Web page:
Yet another figure identified with the “Yellows”, Vice President Robredo, was directed to stop attending Cabinet meetings in December. She later quit her post as chairperson of the Housing and Urban Development Coordinating Council.
Other Liberal Party-affiliated senators were the subject of malicious rumors and fake news, with Senator Bam Aquino accused of conniving with the Maute group after he visited Marawi City to open a Go Negosyo Center days before the fighting.
A photo of Senator Kiko Pangilinan and Senator Risa Hontiveros taken at an angle to make it appear like they were holding hands also made the rounds of social media.
7. Appointment of ex-PNP and AFP officials in government
Duterte appointed a number of former officials of the PNP and the Armed Forces of the Philippines (one newspaper tallied at 59 both the high-level and low-level appointees from the uniformed forces). They included retired general Delfin Lorenzana as Defense secretary; former AFP Chief of Staff General Ricardo Visaya as the head of the National Irrigation Administration; former AFP chief General Roy Cimatu as Environment secretary; brigadier general Danny Lim as chairman of the the Metro Manila Development Authority; and marine captain Nicanor Faeldon as commissioner at the Bureau of Customs.
Duterte also selected Armed Forces chief Eduardo Año to be the next Interior Secretary, although the latter has not yet assumed the post, because he was asked to stay on at the AFP and help Defense Secretary Lorenzana after martial law was declared in Mindanao on May 23 when the Maute Group began rampaging through Marawi.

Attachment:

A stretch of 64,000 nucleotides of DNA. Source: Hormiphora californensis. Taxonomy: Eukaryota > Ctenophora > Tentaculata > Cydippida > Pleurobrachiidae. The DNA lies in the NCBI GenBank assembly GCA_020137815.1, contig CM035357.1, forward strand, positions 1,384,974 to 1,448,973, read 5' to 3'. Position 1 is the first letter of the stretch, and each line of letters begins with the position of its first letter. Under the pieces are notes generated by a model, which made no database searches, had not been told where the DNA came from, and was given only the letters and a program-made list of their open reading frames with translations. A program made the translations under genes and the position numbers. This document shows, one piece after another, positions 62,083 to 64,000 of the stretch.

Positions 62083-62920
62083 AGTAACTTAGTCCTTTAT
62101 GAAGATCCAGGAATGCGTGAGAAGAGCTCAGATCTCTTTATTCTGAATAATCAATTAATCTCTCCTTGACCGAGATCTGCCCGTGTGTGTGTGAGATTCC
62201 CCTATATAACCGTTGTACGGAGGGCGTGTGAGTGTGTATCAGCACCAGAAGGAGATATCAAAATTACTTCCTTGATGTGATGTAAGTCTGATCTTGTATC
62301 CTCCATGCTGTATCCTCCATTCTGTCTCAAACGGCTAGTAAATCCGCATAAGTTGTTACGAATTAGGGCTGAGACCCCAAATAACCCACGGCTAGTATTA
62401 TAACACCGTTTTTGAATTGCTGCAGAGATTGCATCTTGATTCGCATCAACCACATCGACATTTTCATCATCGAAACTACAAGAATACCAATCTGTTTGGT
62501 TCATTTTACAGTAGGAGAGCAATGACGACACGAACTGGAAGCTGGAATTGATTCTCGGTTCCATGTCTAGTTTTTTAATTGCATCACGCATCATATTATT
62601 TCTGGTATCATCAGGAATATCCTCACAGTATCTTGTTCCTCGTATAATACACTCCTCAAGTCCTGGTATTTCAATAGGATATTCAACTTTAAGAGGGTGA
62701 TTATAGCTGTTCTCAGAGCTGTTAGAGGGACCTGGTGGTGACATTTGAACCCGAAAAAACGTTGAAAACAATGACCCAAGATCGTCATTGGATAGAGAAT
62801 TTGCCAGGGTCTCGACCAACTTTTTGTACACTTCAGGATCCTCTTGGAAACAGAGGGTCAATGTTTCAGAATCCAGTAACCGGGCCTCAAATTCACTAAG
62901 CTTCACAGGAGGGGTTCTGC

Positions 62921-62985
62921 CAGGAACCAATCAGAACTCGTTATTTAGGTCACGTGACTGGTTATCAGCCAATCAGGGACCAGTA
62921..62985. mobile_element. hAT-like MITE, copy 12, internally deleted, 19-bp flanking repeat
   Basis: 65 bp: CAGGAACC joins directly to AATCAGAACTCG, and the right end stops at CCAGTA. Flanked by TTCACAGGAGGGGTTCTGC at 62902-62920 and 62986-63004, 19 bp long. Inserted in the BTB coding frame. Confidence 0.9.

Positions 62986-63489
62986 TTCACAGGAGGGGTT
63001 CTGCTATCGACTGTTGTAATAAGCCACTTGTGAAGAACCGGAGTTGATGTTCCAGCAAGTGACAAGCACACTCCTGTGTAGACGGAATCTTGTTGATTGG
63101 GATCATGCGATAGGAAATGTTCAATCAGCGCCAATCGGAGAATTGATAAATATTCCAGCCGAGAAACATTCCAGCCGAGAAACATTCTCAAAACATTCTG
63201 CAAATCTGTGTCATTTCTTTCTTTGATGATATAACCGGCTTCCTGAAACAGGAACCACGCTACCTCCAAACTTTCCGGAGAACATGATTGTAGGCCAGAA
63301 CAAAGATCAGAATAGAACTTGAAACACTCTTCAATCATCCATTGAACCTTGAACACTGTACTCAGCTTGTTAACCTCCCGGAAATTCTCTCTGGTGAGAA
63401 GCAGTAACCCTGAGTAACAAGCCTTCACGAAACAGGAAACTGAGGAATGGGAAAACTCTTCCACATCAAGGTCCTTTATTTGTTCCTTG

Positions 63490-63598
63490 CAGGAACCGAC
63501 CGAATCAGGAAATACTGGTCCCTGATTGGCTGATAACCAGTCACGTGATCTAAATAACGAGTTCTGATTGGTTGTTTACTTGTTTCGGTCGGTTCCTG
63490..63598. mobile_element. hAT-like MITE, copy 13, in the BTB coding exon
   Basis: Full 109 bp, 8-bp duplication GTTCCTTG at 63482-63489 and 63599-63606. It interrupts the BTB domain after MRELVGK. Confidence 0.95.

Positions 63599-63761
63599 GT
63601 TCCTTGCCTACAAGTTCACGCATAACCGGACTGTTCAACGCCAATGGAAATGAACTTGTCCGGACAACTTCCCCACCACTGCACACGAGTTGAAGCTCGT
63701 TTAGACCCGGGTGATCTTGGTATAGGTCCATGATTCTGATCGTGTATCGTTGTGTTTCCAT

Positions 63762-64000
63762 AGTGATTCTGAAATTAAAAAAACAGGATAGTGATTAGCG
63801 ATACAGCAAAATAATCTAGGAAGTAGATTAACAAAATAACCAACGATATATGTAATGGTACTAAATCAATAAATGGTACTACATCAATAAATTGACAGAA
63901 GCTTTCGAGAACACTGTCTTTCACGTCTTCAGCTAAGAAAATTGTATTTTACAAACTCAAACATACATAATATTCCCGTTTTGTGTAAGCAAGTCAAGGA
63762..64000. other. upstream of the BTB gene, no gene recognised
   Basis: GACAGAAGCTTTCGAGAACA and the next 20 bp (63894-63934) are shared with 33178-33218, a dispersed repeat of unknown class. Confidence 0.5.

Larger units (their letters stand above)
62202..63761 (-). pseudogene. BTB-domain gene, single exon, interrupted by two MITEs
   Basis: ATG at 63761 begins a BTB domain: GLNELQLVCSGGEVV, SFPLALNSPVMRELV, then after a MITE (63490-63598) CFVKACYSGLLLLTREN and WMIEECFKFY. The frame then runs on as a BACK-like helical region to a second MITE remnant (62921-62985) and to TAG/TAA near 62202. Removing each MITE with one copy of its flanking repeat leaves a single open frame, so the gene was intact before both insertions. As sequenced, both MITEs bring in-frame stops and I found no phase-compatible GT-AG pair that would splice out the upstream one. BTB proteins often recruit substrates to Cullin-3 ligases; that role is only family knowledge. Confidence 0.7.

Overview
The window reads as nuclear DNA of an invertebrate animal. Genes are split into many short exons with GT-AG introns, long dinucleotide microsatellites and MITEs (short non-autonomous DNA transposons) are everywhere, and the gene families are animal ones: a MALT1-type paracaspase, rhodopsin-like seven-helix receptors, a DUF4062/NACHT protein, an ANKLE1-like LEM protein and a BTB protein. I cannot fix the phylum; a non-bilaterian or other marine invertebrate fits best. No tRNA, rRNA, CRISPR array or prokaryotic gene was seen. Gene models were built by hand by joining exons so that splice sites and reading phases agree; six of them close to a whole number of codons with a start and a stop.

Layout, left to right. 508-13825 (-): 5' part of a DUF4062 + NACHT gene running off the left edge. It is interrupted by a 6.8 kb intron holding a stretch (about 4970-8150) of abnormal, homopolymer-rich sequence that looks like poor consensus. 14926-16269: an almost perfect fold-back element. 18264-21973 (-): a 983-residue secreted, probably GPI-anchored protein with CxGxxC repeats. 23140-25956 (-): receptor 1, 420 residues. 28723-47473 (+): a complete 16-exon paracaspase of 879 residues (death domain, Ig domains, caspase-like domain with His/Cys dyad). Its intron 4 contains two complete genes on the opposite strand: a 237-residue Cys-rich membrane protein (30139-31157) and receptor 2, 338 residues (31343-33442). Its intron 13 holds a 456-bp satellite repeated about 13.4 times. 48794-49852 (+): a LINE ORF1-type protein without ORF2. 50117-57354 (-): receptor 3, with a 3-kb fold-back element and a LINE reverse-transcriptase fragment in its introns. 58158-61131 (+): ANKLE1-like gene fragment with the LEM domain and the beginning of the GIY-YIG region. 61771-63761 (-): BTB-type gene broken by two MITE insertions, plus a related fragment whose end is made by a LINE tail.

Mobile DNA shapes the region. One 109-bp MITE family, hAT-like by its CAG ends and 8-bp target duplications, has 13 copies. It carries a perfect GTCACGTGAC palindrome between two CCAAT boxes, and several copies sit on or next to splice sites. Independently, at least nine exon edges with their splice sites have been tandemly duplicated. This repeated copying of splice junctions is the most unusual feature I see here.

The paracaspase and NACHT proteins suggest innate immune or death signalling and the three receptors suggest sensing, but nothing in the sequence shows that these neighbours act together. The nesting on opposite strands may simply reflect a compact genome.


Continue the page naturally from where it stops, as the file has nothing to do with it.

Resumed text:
8. Marawi crisis
The first year of Duterte in office would mark almost 40 days that the fighting in Marawi has been raging. The government reported that 303 terrorists had already been killed, while on the government’s side, 75 soldiers had died; 44 civilians had been caught in the crossfire, as well.
The hostilities broke out when the military and the police tried to arrest Abu Sayyaf leader Isnilon Hapilon, but were faced with resistance. From Russia, Duterte declared Martial Law in Mindanao, then flew back home.
Air strikes and mortar assaults had reduced the city to rubble, and the locale’s 200,000 population had fled to evacuation centers in safer areas.
The military reported that residents who weren’t as lucky had been forced by the terrorists to loot homes, take up arms, or become sex slaves.
9. Duterte: a person of contradictions
Arguably one of the most striking images of Duterte was of him weeping at his parents’ tombs after he found that he won the presidency.
It revealed that there was a soft side to the former mayor, who would visit troops who were wounded in action and bring comfort to bereaved families, earning him the nickname “Tatay Digong”.
But his reckless words and frequent use of expletives could also land him in hot water, such as his recent quip to Marawi-bound soldiers that he would have their back, even if they committed rape.
The septuagenarian nevertheless kept a punishing schedule, although he was recently out of the public eye for what he said were secret trips.